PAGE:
Flipping the Script Zoom Training
Register for this FREE Zoom Training
Parents, educators, therapists, like… come one, come all! This informational training helps anyone with whom interacts with an individual with autism, to better communicate, understand, and relate to their client of loved one. Be sure to register early and save your space in this 2-hour zoom class.
Join us November 9th from 3-5 pm as we delve into ‘scripting’ strategies to help support your child’s voice and overall communication.
Learn how ‘scripting’ (delayed echolalia) is beneficial to autistic individuals, specifically in the areas of communication, relationship-building, and inclusion.
What is ‘Scripting’ (or delayed Echolalia)?
Does your child or client commonly recite movie lines as a way of communicating their feelings? Or perhaps use ‘stock phrases’ when interacting with others? Does he/she have difficulty responding in real-time? For many in the Autistic community, ‘scripting’, or delayed echolalia, is a common form of communication which often presents itself in such scenarios referenced in the above instances. Over time, these learned behaviors become necessary and adaptive tools in their tool box for which to relate, express, and talk to others.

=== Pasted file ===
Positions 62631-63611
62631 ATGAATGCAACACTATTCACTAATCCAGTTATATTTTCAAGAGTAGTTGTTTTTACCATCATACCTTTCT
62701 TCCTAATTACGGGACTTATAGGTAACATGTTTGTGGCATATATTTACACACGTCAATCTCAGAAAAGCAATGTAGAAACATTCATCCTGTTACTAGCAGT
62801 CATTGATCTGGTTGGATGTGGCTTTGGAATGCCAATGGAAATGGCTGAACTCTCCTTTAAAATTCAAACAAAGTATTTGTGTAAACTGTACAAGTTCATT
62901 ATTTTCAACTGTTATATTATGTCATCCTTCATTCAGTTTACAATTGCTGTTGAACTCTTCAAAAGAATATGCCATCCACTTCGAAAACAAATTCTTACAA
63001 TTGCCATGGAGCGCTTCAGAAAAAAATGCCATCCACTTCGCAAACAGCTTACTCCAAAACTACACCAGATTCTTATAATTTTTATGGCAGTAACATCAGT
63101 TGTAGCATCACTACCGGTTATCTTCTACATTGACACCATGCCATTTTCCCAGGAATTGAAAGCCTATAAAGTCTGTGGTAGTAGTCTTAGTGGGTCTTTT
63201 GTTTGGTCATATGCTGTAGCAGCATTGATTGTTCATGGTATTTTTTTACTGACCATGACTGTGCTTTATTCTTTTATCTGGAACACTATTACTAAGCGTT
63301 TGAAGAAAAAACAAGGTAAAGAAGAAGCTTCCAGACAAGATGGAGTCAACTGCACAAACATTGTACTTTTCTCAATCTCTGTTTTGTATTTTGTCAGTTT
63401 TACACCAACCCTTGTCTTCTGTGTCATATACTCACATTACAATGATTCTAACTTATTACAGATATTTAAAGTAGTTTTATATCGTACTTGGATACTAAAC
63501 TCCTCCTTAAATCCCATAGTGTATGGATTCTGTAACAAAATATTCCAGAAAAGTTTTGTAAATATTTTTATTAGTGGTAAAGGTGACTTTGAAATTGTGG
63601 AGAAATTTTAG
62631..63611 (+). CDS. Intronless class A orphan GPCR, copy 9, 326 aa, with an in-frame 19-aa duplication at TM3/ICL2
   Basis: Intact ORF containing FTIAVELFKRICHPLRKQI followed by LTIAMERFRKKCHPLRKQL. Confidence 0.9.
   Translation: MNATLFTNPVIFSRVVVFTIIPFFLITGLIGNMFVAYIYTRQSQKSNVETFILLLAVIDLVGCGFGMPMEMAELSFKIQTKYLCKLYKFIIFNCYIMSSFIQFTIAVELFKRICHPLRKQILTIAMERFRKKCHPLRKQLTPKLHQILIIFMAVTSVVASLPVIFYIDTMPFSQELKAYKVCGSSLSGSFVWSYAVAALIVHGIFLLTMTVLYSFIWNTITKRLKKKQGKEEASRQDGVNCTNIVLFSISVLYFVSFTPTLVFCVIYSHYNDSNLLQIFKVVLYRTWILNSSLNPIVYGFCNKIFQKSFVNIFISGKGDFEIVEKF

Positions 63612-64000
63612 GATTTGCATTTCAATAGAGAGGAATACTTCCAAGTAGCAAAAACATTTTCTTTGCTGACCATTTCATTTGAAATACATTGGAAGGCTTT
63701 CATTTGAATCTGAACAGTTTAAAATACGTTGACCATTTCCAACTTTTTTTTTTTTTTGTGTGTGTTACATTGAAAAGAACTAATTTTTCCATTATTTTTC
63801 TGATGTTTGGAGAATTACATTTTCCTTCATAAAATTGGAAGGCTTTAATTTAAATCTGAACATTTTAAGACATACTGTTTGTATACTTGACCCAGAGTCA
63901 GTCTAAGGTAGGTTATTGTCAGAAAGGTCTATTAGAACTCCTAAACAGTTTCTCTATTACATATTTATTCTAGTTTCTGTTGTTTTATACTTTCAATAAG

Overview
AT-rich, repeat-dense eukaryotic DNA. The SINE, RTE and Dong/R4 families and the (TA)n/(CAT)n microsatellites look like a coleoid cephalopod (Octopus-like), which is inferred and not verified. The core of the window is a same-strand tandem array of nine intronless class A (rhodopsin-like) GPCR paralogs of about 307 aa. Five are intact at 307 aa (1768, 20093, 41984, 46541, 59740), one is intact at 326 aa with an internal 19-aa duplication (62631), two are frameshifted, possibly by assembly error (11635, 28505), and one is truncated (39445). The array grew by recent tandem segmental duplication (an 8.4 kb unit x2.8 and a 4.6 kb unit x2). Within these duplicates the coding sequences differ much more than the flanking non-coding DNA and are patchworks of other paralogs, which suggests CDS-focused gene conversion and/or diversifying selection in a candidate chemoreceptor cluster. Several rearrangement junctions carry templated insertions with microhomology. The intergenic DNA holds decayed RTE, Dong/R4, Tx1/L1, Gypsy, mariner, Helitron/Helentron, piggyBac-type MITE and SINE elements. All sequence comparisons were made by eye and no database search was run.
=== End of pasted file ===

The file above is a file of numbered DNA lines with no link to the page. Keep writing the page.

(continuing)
Join us on November 9th from 3-5pm via Zoom as Arnold Advocacy, in conjunction with Matrix Parent Network, presents the results of Dr. Arnold’s original research, which looked to understand how scripting is beneficial to autistic* individuals, specifically in the area of communication.
Her research looks at the evolution of scripting over time and the barriers that are faced when overall communication styles differ. The study was framed by the neurodiversity model and analyzes the barriers that impact accessibility for the disabled population, which can result in exclusion and discrimination.*
Her research prioritizes the autistic voice in understanding what strategies and supports can be used by communication partners in order to more successfully navigate meaningful relationships.
* Dr. Arnold uses identity-first language throughout her work in an effort to respect the autism community based on the arguments presented by Brown, 2015.